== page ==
Real Life

Kiwi Mum’s colourful life

From alleyways to kids’ books, she’s got it covered

The words “graffiti artist” often conjure up the image of a teenager illicitly scrawling on a wall with a can of spray paint, but that couldn’t be further from the truth for Hayley King, who’s a mum of-two with a fine-arts degree.

Famous around the world under the name “Flox”, the Auckland street artist says her kids, Bo, nine, and Indiana, two, are the inspiration for her acclaimed murals and prints – and especially the illustrations of her new children’s book, which she completed while pregnant with her youngest.

The beautiful book, Tu Meke Tui!, a collaboration with author Malcolm Clarke, showcases Flox’s love for native birds, ferns and flowers, and she was determined not to give up on the painstaking work simply because she was pregnant. “For me, the thing that I find difficult is sitting down, twiddling my thumbs and waiting for a baby to arrive,” the 37-year-old tells, adding that she still needed to provide for her family. “I would much rather keep my head busy and my hands dirty doing stuff.

“Having kids obviously puts a spanner in the works. They make things a little tricky and they elongate the process, but it doesn’t stop things and it makes them more interesting. Both my pregnancies, I worked right the way through.” Originally from Kaitaia, creative kid Flox moved to Auckland in order to attend a high school that allowed her to take only arts subjects. “It’s hard to pinpoint when I knew I wanted to be an artist because I guess it was ingrained in me from an early age,” she explains.

After graduating from Unitec with a Bachelor of Design, she was sharing an artist’s studio with her uni mates when she first picked up a spray can and experimented with a stencil. “I’ve never looked back,” says Flox. But it wasn’t an instant success story. “In the beginning, there were ups and downs because I was really unaware of what was around the corner,” she confesses. “I have really had a very lucky and full-throttle kind of career, but there were definitely times where I thought, ‘Is this really me?’”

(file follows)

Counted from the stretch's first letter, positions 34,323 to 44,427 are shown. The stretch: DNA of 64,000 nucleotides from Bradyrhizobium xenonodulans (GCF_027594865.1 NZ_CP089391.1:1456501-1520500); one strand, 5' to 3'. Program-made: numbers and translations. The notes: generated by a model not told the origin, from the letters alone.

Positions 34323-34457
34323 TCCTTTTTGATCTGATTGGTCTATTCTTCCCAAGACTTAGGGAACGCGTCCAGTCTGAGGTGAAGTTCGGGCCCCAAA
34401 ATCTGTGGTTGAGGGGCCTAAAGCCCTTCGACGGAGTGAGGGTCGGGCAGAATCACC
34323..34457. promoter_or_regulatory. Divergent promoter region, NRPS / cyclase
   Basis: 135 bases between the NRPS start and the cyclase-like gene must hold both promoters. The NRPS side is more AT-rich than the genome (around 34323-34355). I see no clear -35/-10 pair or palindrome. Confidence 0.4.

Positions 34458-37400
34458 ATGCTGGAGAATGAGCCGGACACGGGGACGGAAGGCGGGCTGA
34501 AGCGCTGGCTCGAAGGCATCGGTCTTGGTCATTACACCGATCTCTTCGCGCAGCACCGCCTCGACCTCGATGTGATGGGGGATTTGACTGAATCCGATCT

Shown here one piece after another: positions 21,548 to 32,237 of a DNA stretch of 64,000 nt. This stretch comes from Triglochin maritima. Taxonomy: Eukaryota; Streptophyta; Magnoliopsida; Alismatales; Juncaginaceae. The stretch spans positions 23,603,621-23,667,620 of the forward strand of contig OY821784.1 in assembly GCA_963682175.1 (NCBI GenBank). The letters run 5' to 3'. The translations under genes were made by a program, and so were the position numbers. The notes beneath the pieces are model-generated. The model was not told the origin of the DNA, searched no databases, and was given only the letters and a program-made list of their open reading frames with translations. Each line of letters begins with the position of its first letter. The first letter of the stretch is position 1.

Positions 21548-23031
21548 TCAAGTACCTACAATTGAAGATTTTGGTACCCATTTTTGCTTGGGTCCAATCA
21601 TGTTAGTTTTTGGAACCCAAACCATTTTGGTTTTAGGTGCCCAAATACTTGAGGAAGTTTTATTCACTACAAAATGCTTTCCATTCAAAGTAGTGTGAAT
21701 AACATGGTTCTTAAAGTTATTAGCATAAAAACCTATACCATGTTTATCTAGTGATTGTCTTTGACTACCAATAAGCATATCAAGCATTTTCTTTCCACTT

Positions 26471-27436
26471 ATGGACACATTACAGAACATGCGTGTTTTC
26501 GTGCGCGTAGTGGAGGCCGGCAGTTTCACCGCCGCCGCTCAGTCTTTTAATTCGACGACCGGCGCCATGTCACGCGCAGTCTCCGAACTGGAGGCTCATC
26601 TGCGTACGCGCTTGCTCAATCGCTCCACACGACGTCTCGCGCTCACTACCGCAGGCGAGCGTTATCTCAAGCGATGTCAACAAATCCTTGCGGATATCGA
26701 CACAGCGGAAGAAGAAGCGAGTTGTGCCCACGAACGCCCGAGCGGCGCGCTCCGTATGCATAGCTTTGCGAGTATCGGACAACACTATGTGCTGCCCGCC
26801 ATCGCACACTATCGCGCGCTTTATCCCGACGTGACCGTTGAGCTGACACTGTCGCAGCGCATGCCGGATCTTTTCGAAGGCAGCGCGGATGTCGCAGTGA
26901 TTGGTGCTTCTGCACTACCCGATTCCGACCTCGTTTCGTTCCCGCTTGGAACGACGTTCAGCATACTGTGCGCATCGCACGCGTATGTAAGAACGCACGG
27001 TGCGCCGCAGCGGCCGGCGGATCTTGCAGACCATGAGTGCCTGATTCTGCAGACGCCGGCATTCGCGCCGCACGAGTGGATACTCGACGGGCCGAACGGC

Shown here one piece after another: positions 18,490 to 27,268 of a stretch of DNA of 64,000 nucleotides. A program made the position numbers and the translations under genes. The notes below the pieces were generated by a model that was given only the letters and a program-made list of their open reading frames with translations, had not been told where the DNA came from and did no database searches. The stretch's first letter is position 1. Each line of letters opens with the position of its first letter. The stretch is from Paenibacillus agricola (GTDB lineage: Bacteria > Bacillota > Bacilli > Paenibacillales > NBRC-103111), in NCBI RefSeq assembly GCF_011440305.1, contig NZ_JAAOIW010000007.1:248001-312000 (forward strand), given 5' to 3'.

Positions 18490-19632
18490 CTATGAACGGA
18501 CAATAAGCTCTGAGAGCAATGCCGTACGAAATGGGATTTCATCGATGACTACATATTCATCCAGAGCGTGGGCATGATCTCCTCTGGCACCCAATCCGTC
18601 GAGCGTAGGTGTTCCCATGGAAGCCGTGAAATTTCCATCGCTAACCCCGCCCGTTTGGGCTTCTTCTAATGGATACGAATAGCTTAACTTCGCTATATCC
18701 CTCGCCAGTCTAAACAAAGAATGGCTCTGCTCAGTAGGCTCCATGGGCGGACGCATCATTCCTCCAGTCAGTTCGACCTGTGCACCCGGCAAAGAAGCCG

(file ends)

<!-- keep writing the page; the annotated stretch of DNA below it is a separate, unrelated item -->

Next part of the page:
However, at 26, Flox fell pregnant with Bo and it was then she found her groove. “The kids are everything, really,” she smiles. “That’s sort of why you are put on this earth, I reckon, to have kids. They are inspirational beings. They’ve driven me to be successful.”

Clever mum Flox with her two gorgeous works in progress, Bo (left) and Indiana.

Global success

Slowly but surely, word spread about Flox’s work and she was commissioned to paint graffiti murals in Hong Kong, Berlin and New York, and here in New Zealand too. She was especially thrilled to create the artwork for Kiwi music super-group Fly My Pretties, which includes Hollie Smith and members of Fat Freddy’s Drop and the Black Keys.

It was while on tour with them four years ago that she set eyes on her partner, filmmaker and photographer Gareth Moon. Flox laughs, “When we met for the first time, I definitely felt something. He is certainly a great asset to me. He’s just awesome. Whenever we get the chance, we work together.”

Last year, in what she calls a career highlight, Flox was given the opportunity to spend three months as an artist in residency in Taipei to immerse herself in a new culture and create a new body of work. Gareth, 37, documented the creative endeavour in a two-part series entitled Made in Taiwan.

Flox says, “I took my baby, who was one, and Gareth and my nine-year-old flew up for the last month. The hardest thing was being away from him, but Taiwan really grew on me and I really learnt a lot from it. “It took me out of my comfort zone. In my 20s, I had my first child and started my business I didn’t really do any travelling. Taiwan was the catalyst for just wanting to do more and wanting to travel for my art. My big final piece that I painted outside, in front of a humbling audience, is now on display at Taipei Zoo.”

Now with the launch of Tu Meke Tui!, Flox is excited to see a new generation experience her work. “Creating this art has been a really long process,” she says. “The process of storytelling was very new to me and it pushed me, but it’s great. As Kiwis, we have a love affair with birds, so it was a natural journey for me.”

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